Sunday, June 27, 2010

On Goings and Goings On

Long time no blog; the summer's been busier than I had initially planned on. I have yet to determine if this this a good thing or a bad thing. Looking at my bank account, I'm gonna take the high road and say it's a good thing.

For those of you who don't know, my [basically full-time] job is making soap. Yes. I make soap. Before you read any further, get the whole Fight Club notion out of your head because it's not that glorious. There's a scientific method to it, but it does not involve rendering fat. It's much simpler and I'm planning on making more entries about it. My experiences at work that is, not the whole soap-making process, that's actually kind of boring. The store I work at is located at The Factory in Franklin, an old warehouse that's been converted into a hoity-toity shopping center. This building also serves as a venue for weddings, corporate conventions and other frivolous events. One in particular involved Gary Allan performing an exclusive pre-CMA Fest show. The crowd, which consisted mostly of 40-something-year-old women wearing low-cut band T-shirts and cowboy boots, only further reminded me that I live in the South.

I'm still recovering for Bonnaroo. It was an experience to say the least. When you get a chance, read this to get a taste for some of the acts I saw. For more on what I couldn't publish on the site, continue reading.
It was unorganized chaos littered with thousands of unbathed hippies, overpriced food, all in the sweltering heat....and yet I can't really think of a time when I've had more fun. Yes I complained a hell of a lot and yes Quinton and I bickered like a married couple, but thinking back on it now I wouldn't change a thing other than bringing, oh...ya air conditioned tour bus. Seriously though, the music made it all worth it. Sitting with Quinton one night just soaking it all in, it was an indescribable high (pun intended).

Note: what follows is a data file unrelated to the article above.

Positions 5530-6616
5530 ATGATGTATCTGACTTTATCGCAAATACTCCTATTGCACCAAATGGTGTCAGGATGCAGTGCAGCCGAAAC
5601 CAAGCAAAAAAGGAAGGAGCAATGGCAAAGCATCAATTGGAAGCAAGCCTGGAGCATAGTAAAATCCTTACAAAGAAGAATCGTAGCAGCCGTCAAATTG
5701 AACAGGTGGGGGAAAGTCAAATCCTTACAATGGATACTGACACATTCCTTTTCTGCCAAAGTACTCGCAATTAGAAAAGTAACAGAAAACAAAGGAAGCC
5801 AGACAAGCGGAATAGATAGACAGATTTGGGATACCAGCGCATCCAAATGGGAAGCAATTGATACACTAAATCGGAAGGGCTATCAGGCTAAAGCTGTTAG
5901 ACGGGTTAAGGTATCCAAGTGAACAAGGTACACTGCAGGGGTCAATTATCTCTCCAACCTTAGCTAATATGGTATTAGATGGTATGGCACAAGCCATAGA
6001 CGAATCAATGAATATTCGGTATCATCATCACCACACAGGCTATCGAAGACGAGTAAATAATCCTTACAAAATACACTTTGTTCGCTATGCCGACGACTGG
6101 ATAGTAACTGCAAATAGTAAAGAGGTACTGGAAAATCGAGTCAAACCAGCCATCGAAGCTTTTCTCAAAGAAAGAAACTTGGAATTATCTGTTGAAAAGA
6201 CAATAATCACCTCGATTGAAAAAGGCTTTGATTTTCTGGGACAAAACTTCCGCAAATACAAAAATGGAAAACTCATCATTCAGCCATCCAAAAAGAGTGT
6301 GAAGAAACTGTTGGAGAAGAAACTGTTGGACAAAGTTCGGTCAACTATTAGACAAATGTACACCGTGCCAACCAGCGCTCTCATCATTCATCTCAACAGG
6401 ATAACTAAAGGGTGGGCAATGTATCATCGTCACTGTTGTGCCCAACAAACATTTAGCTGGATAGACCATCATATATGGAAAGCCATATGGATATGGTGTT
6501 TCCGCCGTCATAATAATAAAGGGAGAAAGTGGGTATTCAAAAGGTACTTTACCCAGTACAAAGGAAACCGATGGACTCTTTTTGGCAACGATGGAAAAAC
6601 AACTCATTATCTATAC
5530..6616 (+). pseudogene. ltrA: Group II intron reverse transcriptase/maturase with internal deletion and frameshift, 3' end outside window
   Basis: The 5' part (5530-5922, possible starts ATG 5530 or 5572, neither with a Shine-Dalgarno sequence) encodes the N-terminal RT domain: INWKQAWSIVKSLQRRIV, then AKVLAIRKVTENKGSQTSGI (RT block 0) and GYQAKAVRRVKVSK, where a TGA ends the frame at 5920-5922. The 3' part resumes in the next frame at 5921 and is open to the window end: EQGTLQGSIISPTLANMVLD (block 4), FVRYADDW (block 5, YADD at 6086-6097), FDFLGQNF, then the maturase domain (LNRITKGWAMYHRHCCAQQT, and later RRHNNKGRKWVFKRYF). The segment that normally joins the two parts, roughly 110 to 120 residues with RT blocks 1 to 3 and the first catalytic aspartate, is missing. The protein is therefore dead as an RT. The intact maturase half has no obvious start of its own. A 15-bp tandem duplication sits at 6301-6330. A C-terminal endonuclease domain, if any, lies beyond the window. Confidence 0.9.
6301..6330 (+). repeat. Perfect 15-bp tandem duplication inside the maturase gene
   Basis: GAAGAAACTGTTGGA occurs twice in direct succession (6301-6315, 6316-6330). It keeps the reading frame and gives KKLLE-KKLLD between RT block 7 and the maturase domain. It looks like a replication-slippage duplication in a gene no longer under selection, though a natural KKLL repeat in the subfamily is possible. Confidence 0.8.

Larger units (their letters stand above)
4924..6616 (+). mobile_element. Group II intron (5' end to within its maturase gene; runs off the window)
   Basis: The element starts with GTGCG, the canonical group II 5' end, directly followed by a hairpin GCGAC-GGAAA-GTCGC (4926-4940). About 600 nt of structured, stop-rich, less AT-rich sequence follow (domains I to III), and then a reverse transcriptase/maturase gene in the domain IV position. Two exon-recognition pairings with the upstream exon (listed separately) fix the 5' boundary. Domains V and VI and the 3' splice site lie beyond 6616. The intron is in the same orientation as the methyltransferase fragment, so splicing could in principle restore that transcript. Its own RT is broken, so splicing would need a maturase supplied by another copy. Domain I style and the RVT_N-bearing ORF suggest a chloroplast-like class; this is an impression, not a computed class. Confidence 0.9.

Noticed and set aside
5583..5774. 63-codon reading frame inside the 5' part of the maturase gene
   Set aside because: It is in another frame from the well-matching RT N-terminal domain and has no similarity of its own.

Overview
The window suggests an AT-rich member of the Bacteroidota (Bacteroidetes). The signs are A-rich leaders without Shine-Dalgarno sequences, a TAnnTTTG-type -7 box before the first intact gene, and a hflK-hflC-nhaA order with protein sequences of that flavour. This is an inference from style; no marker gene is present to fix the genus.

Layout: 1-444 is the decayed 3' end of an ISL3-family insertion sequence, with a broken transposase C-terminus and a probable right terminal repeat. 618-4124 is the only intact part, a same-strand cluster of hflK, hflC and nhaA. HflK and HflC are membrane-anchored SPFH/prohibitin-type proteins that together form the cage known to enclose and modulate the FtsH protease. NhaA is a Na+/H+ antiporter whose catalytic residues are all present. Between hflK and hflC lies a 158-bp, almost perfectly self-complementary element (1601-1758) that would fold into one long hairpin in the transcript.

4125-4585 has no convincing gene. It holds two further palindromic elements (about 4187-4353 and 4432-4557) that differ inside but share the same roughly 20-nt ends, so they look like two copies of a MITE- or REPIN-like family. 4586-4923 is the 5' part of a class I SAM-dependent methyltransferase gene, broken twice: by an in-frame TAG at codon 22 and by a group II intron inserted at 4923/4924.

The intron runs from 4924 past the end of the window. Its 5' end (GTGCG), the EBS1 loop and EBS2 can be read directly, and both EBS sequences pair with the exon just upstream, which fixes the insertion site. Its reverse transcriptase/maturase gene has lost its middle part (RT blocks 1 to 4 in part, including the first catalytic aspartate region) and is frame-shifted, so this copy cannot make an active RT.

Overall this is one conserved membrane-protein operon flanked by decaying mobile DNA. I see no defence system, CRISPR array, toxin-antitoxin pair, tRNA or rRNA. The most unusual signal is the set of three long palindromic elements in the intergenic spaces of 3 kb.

Dan Deacon was playing directly in front of us, Kaskade was spinning to the right of us. Dead Mouse fans sat on our other side, their masks attracting curios passersby. It's crazy to think we literally just saw Jay-Z perform a couple hundred feet away. Bonnaroo is a like a small city. And just like New York, it NEVER sleeps. Nothings out of the ordinary here and anything goes. [The boob count was around 14 if you were wondering]. Everywhere I looked, all I saw were grins. Either these kids were high as a kite or just literally in their element. I'm assuming it was both.

Standing in the press area (hot damn did I feel legit) watching Regina tinker on the piano, nodding to Wayne Coyne as he walked by, followed closely by writers of NPR, Esquire and numerous other publications, it made me realize how much I love my job sometimes. Taking shelter from the heat in the almost-unbearibly air conditioned press tent, people were hunched over computers, writing, editing, emailing, tweeting...
The mass of cellphones in the corner vibrated and rang like a nest of baby birds, their cords fighting for outlet space. A journalist was passed out on the now grimy couch, a copy of the daily printed Bonnaroo newspaper covering his face. John Fogerty might have been doing soundcheck at that moment, but this nap was way more important.

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